What Are Common Hip Injuries?
Experienced New York orthopedic hip surgeons explain what you need to know
Dealing with a serious hip injury? Not sure exactly what type of injury you have or what to do now? Our experienced, New York orthopedic hip surgeons at Island Musculoskeletal Care (IMC Bone Doc) want to help you. Our doctors have more than 100 years of combined medical experience. As a result, we’re familiar with a wide range of hip injuries and how to properly diagnose them.
Don’t underestimate the severity or seriousness of your hip injury. Make sure you have one of our board-certified, fellowship-trained surgeons examine you and diagnose exactly what’s wrong. You may need to undergo a hip injury medical procedure, including surgery. Or perhaps we’ll recommend another treatment program based your specific medical condition.
Discover what our New York hip surgeons can do for you. Contact us and schedule an appointment. Many of our doctors at IMC Bone Doc have immediate appointments available – including the same day – at one of our seven offices conveniently located in greater New York City and Long Island. Best of all, we will do everything we can to schedule all your treatments at the same office location.
Don’t delay. Contact us today. You can make an appointment online or by calling us. Our medical practice is in network and accepted by most major insurance providers. In addition, our staff has extensive experience dealing with insurance companies, including ones that handle workers’ compensation claims for hip injuries sustained at work.
What type of hip injury do you have?
Want to learn more about some of the most serious and common hip injuries? Read more about different kinds of hip injuries below. Always remember to discuss the details of your hip injury or illness with a knowledgeable, experienced hip surgeon. No two hip injuries are ever exactly alike. That’s why we never take anything for granted and will thoroughly examine you in order to give you an accurate diagnosis.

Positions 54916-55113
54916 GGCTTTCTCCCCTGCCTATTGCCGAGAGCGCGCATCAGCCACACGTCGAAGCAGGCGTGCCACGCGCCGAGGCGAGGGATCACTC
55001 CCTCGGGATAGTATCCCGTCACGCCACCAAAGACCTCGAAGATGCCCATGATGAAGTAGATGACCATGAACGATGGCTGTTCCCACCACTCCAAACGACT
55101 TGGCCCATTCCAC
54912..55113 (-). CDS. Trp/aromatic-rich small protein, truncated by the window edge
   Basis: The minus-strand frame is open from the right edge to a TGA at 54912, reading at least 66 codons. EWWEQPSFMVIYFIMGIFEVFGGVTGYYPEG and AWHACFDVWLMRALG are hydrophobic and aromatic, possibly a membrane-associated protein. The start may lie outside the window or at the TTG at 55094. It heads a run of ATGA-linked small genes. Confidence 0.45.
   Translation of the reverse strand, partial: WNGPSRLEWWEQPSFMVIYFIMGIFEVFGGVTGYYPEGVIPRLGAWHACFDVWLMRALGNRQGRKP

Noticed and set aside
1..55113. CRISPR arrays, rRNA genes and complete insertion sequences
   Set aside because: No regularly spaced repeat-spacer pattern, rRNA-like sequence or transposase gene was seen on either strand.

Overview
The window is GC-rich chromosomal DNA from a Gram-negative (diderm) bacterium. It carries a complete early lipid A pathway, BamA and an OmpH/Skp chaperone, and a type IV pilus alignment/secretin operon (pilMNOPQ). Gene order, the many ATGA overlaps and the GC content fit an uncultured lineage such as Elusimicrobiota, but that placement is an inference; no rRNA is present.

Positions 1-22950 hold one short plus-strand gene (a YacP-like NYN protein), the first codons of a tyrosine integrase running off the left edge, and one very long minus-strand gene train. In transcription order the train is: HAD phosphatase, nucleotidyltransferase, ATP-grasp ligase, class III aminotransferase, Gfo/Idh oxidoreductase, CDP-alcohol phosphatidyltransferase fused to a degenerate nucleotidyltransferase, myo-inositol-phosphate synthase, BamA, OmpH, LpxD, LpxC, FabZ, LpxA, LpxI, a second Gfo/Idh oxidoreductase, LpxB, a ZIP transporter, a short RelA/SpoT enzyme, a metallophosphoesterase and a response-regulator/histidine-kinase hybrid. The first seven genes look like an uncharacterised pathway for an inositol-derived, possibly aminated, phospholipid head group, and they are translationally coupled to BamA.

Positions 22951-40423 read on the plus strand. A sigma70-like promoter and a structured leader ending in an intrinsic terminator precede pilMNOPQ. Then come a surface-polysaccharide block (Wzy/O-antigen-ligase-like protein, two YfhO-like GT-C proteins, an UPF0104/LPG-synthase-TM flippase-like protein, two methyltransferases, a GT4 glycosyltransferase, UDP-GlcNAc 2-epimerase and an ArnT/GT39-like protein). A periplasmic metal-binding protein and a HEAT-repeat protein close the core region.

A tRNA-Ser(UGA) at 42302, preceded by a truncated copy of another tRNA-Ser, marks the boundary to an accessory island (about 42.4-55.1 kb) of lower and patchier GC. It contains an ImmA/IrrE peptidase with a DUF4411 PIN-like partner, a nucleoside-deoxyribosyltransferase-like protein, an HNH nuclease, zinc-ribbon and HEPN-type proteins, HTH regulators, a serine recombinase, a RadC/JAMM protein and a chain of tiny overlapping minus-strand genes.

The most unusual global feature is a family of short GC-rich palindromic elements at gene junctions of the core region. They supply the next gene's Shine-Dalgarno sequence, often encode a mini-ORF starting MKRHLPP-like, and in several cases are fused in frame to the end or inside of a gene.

- What is snapping hip?
- What is hip pain?
- What are muscle strains?
- What is hip bursitis?
- What is femoroacetabular impingement?
- What is avascular necrosis?
- What is a hip fracture?
- What is a hip dislocation?
- What is a pelvis fracture?
- What is a gluteus medius tear?
- What is a hip labral tear?
- What are chondral lesions or injuries?
- What is hip instability?
- What are loose bodies?
- What are hip groin disorders?
- What is a hip distraction?
- What is a subtrochanteric hip fracture?
- What are hip abductor tears?
- What is hip synovitis?
- What is an irritable hip?
- What is hip tendonitis?
- What are hip pointers?
- What is developmental dysplasia?
- What is Legg-Calve-Perthes-Disease (LCPD)?
- What is Slipped Capital Femoral Epiphysis?
This type of hip injury involves a snapping sensation in the hip. Often due to activities which require frequent bending – including sports and dancing – snapping hip syndrome can sometimes be associated with other hip injuries, including hip bursitis.
Hip pain is a very important warning sign that something could be wrong with you hip. That’s why it’s important to pay attention to your body and have a doctor diagnose you if you experience severe hip pain or prolonged hip pain without relief.
Muscle strains involving the hip cover a wide range of injuries in which the muscles in the hip region are pulled. The pulled muscles are partially or completely torn. These injuries often occur due to overuse, overstretching or a direct blow to the muscle.
This painful hip condition occurs when the bursa (fluid-filled sacs in the joints) in the hips become inflamed, resulting in a painful hip condition caused by friction between bones and soft tissue in the hip.
Femoroacetabular impingement (FAI) refers to a medical condition in which bony irregularities in the hip joint cause hip pain and reduced range of motion due to excessive friction.
Also known as osteonecrosis, avascular necrosis in the hip involves bone death due to lack of blood supply in the bone. A hip fracture is a common cause of avascular necrosis.
A fracture is a break in the bone. When a hip fracture occurs, the break can be a partial hip fracture (only part of the bone is broken) or a complete hip fracture (the entire bone is completely broken). Hip fractures can be very painful and often require hip surgery.
This medical term refers to the painful condition caused by the ball and socket joint in the hip being moved out of place. As a result, the socket-shaped piece of bone known as the acetabulum no longer holds the ball-shaped part of the thigh bone (femur).